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n. Psychology
The aspect of mental processes or behavior directed toward action or change and including impulse, desire, volition, and striving.

[Latin cōnātiō, cōnātiōn-, effort, from cōnātus, past participle of cōnārī, to try.]

co·na′tion·al, co′na·tive (kō′nə-tĭv, kŏn′ə-) adj.
American Heritage® Dictionary of the English Language, Fifth Edition. Copyright © 2016 by Houghton Mifflin Harcourt Publishing Company. Published by Houghton Mifflin Harcourt Publishing Company. All rights reserved.


(ˈkɒnətɪv; ˈkəʊ-)
1. (Grammar) grammar denoting an aspect of verbs in some languages used to indicate the effort of the agent in performing the activity described by the verb
2. (Psychology) of or relating to conation
Collins English Dictionary – Complete and Unabridged, 12th Edition 2014 © HarperCollins Publishers 1991, 1994, 1998, 2000, 2003, 2006, 2007, 2009, 2011, 2014
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3 Conative Doyle/Kzhmzharv 20-1 Dropper flies late 2 Firewater Jake Valdivia/Cox 9-5 Tough most every time 6 Dollar Blue Murrill/Correas 6-1 In tough but pace suits 4 V Tach M.
Such a view claims that one's normatively favored conative reactions are the key to this extra value.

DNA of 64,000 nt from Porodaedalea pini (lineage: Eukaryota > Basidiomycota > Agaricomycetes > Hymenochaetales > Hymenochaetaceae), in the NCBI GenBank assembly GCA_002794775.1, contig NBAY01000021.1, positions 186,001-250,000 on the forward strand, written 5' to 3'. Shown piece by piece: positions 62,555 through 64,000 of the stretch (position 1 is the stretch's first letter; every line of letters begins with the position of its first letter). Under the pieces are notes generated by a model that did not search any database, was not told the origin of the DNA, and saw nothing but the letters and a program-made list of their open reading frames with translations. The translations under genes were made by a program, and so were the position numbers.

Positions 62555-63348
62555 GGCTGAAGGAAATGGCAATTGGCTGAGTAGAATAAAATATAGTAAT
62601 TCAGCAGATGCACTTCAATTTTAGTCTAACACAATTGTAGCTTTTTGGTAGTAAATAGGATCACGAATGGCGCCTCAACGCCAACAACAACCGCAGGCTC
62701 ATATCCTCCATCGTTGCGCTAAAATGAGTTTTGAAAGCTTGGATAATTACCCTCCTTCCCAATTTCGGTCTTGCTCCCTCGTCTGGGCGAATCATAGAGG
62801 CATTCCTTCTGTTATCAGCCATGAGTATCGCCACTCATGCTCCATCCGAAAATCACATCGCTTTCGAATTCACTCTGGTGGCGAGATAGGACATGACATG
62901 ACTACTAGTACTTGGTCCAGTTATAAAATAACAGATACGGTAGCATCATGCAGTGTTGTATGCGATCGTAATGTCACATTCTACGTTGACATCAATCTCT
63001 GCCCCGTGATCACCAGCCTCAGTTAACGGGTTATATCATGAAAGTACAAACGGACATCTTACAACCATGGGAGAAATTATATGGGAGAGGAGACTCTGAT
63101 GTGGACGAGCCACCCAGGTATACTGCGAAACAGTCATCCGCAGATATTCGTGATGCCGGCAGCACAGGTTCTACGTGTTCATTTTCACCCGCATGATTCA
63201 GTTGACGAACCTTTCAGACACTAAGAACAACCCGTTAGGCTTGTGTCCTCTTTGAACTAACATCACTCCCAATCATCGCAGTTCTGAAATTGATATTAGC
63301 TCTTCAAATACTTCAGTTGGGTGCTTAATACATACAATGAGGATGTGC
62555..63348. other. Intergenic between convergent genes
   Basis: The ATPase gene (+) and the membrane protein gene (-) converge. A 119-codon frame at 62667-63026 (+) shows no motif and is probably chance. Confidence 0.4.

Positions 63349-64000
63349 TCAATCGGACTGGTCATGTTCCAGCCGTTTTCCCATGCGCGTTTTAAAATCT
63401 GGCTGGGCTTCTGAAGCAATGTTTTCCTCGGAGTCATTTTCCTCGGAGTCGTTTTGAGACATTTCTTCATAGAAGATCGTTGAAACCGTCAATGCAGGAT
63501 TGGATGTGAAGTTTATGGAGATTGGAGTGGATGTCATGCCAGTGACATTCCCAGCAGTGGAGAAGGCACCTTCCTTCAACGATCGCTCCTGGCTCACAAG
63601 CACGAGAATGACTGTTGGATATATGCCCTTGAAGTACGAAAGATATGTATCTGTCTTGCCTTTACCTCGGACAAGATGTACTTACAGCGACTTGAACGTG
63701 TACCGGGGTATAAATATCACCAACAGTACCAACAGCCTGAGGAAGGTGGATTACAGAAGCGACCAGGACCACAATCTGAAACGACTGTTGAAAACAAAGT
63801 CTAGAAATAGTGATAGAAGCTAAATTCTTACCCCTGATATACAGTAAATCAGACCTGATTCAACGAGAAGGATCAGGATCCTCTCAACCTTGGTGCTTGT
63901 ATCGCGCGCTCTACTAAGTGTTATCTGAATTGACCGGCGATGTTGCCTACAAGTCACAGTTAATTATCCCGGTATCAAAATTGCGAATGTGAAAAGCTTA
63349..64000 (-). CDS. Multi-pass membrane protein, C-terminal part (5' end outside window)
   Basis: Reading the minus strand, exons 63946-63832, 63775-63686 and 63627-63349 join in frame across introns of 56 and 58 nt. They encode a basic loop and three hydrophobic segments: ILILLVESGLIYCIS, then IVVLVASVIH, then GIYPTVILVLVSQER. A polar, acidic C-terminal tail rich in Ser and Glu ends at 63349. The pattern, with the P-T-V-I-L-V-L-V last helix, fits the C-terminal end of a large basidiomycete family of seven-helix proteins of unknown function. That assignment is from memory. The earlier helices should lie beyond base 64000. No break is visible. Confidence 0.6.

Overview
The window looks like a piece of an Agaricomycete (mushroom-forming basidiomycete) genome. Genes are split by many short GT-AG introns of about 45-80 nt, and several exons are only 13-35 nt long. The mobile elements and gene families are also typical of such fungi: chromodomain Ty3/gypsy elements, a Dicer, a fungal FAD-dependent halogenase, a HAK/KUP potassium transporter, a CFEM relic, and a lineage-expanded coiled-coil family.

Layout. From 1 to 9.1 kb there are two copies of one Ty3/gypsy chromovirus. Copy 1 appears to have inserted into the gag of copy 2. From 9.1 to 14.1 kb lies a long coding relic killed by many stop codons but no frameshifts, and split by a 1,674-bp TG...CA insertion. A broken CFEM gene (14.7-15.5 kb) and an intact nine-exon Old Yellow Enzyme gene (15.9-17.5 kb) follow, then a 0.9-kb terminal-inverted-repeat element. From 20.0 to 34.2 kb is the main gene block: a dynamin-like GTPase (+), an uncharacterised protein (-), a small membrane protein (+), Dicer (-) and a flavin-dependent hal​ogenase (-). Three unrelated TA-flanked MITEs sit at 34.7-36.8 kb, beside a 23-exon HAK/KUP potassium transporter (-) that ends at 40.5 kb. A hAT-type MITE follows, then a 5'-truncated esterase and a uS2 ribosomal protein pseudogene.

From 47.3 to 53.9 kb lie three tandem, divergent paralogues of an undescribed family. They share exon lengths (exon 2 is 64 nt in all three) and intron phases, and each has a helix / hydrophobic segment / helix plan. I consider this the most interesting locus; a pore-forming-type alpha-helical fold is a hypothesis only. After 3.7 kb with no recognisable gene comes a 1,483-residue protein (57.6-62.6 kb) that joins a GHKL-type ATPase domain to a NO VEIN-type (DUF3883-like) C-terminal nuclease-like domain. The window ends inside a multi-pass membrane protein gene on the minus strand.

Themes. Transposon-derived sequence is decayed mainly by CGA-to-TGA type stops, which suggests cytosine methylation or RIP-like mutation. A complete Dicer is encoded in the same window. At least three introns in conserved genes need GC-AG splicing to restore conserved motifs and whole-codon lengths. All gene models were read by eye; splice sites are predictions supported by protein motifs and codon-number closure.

Are multiple points of attachment necessary to predict cognitive, affective, conative, or behavioral loyalty?
Schiffman and Kanuk (2004) proposed that attitudes are made up of three components: (a) cognitive (beliefs), (b) affective (feelings and emotions), and (c) conative (behavior).
In my attempt to better understand the development of these behaviours, and their role in the development of eportfolios, I compiled information on aspects of the domains outlined by Huitt and Cain (2005; aff ective, cognitive, and conative) to find a possible alignment with some of the critical competencies presented by Gardiner (1994).
An image will be influenced by cognitive, affective, and conative components, and this has been accepted by the previous researcher (Kaplanidou & Gibson, 2012).
It has cognitive, conative, and affective components of its own.
This view has four principal virtues: (1) it is consistent with traditional semantic theories; (2) it supports a form of motivational judgment intemalism that does justice to externalist intuitions; (3) it illuminates the connection between normative language and normative thought; and (4) it explains how speakers can express different conative states when speaking in different normative domains.
Furthermore, attitude is divided into three components: cognitive (i.e., beliefs), affective (i.e., emotions and feelings), and conative (i.e., intention to behave) (Schiffman & Wisenblit, 2015).